The next most used UTM parameter is ‘campaign source’. The source is the platform on which a particular URL was shared and from where people land on the URL. These can be social media platforms, other websites on which a particular URL can be shared and so on. The source can say Twitter, Facebook, Pinterest, Instagram, and others.

Campaign Name

The third most commonly used UTM parameter would be ‘campaign name’. This is basically the tag that helps you segregate different campaigns and understand the analytics of each. If it is related to a campaign whose crux you do not wish to reveal to the audience, it is absolutely okay to use a pseudo term instead of the actual name of the campaign. This way, you are able to track the analytics of the campaign without the whole world coming to know of it.

Examples of UTM Tagging

Mentioned below are a few examples of how you can use UTM parameters in different ways to understand which medium generates the most amount of traffic to your social media pages, websites, and other digital collateral.

Posts on Social Media Platforms

UTM parameters are commonly used when posting on social media. As a digital marketer, you must have posted quite a few links of blog posts, links to various campaigns and so on, on social media. Using UTM parameters while building these links only makes it easier for you to track the traffic from each social media platform on which you share the links.

QR Codes

QR codes are not used much as part of marketing efforts by companies since they feel it doesn’t generate enough traffic to websites. The reality is totally different. It is easier to track the traffic generated from QR codes if the UTM parameters are used.

Email Signatures

Most employees have a signature appended at the end of their emails with links to various social media pages of your company as well as different sections of your company website. This definitely makes it easier for people to access these pages and increases the traffic on these pages. So, if these signatures are tracked through UTM parameters, it makes it easier to see the effectiveness of inserting links in your email signatures.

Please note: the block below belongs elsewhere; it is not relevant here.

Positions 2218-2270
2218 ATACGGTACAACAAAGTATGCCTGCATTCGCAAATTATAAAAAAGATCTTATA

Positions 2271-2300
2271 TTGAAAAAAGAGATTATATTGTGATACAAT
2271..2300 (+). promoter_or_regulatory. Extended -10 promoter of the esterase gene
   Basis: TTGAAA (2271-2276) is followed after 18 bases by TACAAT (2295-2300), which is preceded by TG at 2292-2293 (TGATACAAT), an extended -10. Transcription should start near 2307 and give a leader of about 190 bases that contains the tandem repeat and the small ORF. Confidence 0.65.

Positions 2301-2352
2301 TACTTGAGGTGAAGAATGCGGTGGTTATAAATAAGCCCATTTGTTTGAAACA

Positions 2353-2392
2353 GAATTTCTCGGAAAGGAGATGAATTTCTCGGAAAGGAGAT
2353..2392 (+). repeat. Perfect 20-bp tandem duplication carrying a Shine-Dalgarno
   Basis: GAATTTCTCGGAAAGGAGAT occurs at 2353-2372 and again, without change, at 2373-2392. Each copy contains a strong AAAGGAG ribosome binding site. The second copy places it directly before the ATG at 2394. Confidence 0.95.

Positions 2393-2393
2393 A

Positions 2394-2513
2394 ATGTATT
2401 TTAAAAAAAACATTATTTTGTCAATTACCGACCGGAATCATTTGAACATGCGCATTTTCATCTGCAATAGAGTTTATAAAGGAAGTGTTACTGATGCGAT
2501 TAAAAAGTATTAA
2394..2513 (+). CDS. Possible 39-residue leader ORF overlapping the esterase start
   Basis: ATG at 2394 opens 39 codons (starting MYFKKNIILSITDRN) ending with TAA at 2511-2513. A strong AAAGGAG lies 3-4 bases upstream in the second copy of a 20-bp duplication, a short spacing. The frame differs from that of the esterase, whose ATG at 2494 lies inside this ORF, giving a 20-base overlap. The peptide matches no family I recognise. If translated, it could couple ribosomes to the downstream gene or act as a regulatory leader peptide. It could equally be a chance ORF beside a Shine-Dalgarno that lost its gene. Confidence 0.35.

3 Most Common Mistakes of UTM Tagging

Lack of consistency in tagging

If you are the sort who uses different terms for the same campaign medium, then, it is a really difficult task to aggregate all the traffic from one source and analyse. For example, if you use newsletter once and email campaign another time for the same medium, then you will end up with data that is difficult to categorize accurately.

Different cases for same tag

When you use a particular case for a tag, stick to it always. If you use upper-case for the email tag, then stick to it. Normally, it is recommended that lower case be used for UTM tagging.

Tagging links within a website

A major mistake marketers commit while using UTM parameters, is appending UTM tags for internal links. By making this mistake, traffic from one section of a website to another gets recorded by Google Analytics. This gives incorrect numbers which will make it difficult for you as a digital marketer to analyse the traffic coming on to a particular website.

This information will give you a reasonable idea of how UTM tagging works and what are the different ways you can use UTM parameters. Understanding the basics of how Google Analytics works and how you can organise the raw data you obtain into manageable chunks of neat data will help you in the long run.